You’ve read thus far because
you want (or need) your credit fixed. Perhaps it was some trouble in your past, maybe a medical bill you couldn’t afford, or you were cheated. No matter what the cause, the solution may be easier than you think. There are several methods of attack. This text won’t judge – you do this for whatever reason you see fit, but don’t think that they think you are an honest person. You have already been classified as a deadbeat and must proceed with that in mind.
Before you do anything,
get your latest credit report. CreditKarma is one fast, easy, and free way to accomplish this. You can also get a free annual report (required by law) from AnnualCreditReport. All the credit bureaus (Group 3: Equifax, Transunion, and Experian) also offer some level of free online reporting. You need this current information in front of you before you can start disputing it.
After you have your report,
challenge the bad credit reported by the reporting bureau (group 3). This should take about 30 days. They will contact the collections agency or financial institution involved and notify them that you dispute the item. They will have to investigate. Surprisingly, many companies won’t carry paper records for more than a year. They will be unable to provide proof and your problem is over! If they do provide proof, then you have to proceed with one of the following tactics:
Method 1: If the debt is legit
and you want to pay, make sure the collections agency (group 2) agrees in writing to remove any derogatory marks on your credit report. They will most likely agree. They’ll be making many times their investment back, and they have nothing to gain by leaving you screwed. In fact, restoring “good” credit to a risky person increases the likelihood of them getting another account (yours) down the road from your next “victim”. Everyone wins except the original creditors – and they deserve their fate for so easily giving you credit.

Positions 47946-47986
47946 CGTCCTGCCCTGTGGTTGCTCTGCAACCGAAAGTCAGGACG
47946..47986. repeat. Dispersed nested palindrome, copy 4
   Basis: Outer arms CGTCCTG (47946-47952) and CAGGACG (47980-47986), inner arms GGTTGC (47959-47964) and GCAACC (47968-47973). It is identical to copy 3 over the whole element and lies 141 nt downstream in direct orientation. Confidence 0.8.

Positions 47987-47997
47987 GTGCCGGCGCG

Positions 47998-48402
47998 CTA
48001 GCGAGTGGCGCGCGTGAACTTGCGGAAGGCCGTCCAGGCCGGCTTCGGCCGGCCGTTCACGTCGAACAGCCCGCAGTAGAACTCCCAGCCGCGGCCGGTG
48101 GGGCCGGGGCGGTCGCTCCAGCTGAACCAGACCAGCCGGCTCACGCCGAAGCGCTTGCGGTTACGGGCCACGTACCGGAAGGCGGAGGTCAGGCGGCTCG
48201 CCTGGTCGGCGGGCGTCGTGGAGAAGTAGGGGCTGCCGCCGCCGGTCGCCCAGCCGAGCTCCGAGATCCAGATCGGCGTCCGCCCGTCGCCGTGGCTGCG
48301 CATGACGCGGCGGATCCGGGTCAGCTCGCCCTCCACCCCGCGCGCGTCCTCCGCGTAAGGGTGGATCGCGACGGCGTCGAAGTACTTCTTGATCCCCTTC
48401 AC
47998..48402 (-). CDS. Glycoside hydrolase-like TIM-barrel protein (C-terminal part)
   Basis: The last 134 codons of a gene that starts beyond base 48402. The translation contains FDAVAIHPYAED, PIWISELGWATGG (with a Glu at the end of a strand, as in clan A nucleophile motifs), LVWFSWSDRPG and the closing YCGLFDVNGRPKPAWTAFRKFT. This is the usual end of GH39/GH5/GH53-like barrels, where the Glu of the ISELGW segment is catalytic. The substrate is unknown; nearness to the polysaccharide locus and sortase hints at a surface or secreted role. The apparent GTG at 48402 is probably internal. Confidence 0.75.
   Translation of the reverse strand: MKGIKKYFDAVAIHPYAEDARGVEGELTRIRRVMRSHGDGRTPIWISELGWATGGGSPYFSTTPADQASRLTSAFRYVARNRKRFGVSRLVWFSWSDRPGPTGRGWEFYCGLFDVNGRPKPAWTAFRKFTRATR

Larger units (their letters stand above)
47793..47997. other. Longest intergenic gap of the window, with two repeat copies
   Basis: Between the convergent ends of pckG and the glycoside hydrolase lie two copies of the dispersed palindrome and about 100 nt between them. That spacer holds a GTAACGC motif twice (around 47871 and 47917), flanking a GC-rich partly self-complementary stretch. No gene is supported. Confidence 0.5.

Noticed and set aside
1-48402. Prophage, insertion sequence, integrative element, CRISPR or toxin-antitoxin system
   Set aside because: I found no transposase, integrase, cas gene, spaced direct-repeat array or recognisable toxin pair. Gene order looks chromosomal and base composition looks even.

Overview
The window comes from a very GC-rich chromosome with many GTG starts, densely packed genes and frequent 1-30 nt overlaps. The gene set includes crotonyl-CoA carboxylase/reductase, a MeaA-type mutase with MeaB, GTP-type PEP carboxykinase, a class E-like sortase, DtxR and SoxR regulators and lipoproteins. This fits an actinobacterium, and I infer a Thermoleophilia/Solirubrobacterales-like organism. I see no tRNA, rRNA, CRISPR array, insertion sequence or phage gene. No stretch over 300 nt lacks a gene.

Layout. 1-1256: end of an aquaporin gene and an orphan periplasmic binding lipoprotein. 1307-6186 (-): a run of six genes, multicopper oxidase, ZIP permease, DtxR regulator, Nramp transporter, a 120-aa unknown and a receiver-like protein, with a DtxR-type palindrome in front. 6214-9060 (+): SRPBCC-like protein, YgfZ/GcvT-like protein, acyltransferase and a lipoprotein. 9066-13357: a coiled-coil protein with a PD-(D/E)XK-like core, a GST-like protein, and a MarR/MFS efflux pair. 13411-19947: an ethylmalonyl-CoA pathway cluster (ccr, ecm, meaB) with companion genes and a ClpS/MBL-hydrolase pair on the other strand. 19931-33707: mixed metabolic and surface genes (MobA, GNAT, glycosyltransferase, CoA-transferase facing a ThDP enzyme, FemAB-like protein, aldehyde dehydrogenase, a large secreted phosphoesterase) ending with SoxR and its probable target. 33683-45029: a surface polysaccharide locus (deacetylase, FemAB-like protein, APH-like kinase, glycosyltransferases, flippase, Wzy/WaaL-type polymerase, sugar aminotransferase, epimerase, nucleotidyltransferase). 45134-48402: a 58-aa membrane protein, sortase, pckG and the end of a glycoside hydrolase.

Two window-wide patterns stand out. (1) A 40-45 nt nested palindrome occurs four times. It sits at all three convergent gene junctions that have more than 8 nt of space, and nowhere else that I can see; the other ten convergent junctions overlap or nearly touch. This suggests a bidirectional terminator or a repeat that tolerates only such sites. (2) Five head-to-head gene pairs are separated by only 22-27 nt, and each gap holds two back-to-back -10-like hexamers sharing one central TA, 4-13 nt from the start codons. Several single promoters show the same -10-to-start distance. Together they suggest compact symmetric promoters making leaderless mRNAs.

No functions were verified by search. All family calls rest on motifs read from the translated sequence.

The original creditor has probably tacked on late fees and other penalties on your balance. You can offer the collection agency (group 2) a settlement. Remember – they are taking a risk when they buy the debt from the creditor (group 1) – so they are will probably accept as little as 10% of the original debt. If you decide to negotiate, I’d recommend a book by Herb Cohen entitled “You Can Negotiate Anything”. He describes useful tactics for drawing your opponent in to invest his time and effort into your problem. People hate to waste time. If the collections agent develops a relationship with you, he will be more likely to accept an extremely low offer. So pay it all, or pay a fraction, either way, it is your choice from the very beginning.
Negotiate. It’s worth your time and effort. If someone offered you $500 to make a 5-minute phone call once a week for 12 weeks, would you do it? Of course you would. Saving $500 is the same as earning it. Negotiate these people down and earn your pay, baby!
Method 2: If you have been cheated
through fraud of any sort, you should challenge the debt. You should call the original creditor (group 1) and ask them for copies of the contract that names and identifies you. If the debt is more than a year old, they may not have it! If they never requested identification, then you’re done – they can’t come after you and they have to clear it up with the collections agency! If someone else took out credit using your name, how can they morally hold you responsible? They will. That’s insane, and it happens much more than you imagine.
Even if they do have positive ID, if you can prove it a forgery (as in identity theft), then they will have to remove the record. This will take persistence on your part. The police will be very unlikely to help you with this unless the amount is substantial. The burden of proof of identity though lies upon the vendor (the creditor). They’re the ones who got robbed by your “impersonator”. You may have to take the vendor to court, in the end, should they choose to be stubborn, but most won’t be. Most times the debt disappears and your credit is fixed!
Remember, your corner bank won’t hand you money without proper ID and funds, so a merchant doing so is stupid, and deserves some pain in this harsh business climate. I’m not advocating fraud, but don’t let someone else’ bad behavior change yours. Their bad business practices should not cost you a nickel!
Method 3: Wait 7 years
for the accounts to fall off your credit history. This will obviously take a while. You probably can’t do this, but except for the two methods listed above, you have little other choice!
Now you know the methods, next are some sample letters and simple explanations of the laws behind them…